Philanthropic Contributions
Strategic Philanthropy

Myron had just graduated from West
Coast University with both
chemistrypharmacy and business
degrees and was excited to work for
Producto International (PI). He loved
having the opportunity to discover
medicinal products around the world.
His wife, Quan, was also enthusiastic
about her job as an importexport
agent for a subsidiary of PI.

Producto International was the

industry leader, with headquarters in
Paris. Worldwide, hundreds of small
firms were competing with PI;
however, only six had equivalent
magnitude. These six had cornered
75 percent of world sales. So many
interrelationships had developed that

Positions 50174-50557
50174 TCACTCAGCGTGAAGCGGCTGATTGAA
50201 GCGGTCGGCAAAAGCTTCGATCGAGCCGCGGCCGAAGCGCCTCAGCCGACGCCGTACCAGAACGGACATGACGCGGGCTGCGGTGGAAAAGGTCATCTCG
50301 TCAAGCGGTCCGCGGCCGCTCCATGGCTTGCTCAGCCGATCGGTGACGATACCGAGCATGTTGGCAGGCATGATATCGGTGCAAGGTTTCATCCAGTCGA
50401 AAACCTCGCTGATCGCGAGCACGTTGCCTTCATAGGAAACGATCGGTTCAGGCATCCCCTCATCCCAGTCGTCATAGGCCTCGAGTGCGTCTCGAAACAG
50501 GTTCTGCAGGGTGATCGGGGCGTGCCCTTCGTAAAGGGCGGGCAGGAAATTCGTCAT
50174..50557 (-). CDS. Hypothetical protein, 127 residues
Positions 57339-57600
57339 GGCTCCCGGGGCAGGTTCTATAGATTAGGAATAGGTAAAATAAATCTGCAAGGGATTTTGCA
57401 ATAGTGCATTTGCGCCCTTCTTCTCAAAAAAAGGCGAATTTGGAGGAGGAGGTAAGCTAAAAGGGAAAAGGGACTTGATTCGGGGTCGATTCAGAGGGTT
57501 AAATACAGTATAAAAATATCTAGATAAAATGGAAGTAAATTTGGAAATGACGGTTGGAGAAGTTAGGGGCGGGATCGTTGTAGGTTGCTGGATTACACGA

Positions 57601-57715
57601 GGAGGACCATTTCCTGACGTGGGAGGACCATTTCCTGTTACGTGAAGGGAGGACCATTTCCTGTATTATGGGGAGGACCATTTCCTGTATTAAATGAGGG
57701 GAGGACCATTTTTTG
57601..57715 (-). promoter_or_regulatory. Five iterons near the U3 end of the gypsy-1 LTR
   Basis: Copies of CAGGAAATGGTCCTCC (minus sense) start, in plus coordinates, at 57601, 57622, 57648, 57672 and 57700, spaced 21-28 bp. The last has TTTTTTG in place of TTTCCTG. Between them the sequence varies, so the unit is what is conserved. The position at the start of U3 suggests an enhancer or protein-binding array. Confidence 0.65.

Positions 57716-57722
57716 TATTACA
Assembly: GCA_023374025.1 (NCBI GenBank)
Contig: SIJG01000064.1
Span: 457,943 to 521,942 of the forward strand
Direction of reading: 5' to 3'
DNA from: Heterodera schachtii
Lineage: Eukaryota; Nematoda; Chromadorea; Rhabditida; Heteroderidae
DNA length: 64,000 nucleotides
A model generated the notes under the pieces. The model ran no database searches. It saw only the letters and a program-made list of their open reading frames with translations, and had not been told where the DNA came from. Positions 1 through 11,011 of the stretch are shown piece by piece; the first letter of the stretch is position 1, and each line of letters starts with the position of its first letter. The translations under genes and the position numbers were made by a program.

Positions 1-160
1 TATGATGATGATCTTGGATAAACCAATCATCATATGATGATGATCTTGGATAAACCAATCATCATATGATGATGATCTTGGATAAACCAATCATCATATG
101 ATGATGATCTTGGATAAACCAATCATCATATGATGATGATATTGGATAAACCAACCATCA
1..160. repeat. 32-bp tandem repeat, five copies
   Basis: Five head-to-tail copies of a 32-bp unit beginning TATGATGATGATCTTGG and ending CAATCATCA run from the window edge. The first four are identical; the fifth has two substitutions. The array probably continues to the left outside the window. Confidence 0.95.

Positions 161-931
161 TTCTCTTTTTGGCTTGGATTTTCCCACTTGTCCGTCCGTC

competition had become managed.
However, this did not constitute any
illegal form of monopolistic behavior
as defined by the European Union.
Myrons first assignment was
in India and concerned exporting

betel nuts to South and perhaps North America. It is

estimated that more than 20 million people chew betel nuts
in India alone. The betel nut is one of the worlds most
popular plants, and its leaf is used as a paper for rolling
tobacco. The betel nut is also mashed or powdered with
other ingredients and rolled up in a leaf and sold as candy.
Myron quickly found that regular use of the betel nut, in
time, stains the mouth, gums, and a tooth a deep red,
which in Asia is a positive quality. As Myron was learning
more about the betel nut, he came across the following
report from the Peoples Republic of China: Studies show
that the chewing of the spiced betel nut can lead to oral
cancer. According to research, 88 percent of Chinas oral
cancer patients are betel nut chewers. Also, people who